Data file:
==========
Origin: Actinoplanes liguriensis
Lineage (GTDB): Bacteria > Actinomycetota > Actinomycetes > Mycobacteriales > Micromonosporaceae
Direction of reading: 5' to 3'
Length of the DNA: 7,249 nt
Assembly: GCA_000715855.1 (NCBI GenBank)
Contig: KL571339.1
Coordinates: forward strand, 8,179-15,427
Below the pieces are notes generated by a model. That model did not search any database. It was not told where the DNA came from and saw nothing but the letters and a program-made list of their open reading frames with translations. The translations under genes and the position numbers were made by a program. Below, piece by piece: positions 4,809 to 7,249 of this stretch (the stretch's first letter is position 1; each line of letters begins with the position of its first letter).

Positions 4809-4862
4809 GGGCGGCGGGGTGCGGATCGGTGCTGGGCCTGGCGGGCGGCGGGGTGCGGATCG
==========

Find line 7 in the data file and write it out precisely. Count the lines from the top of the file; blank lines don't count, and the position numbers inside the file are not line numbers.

Coordinates: forward strand, 8,179-15,427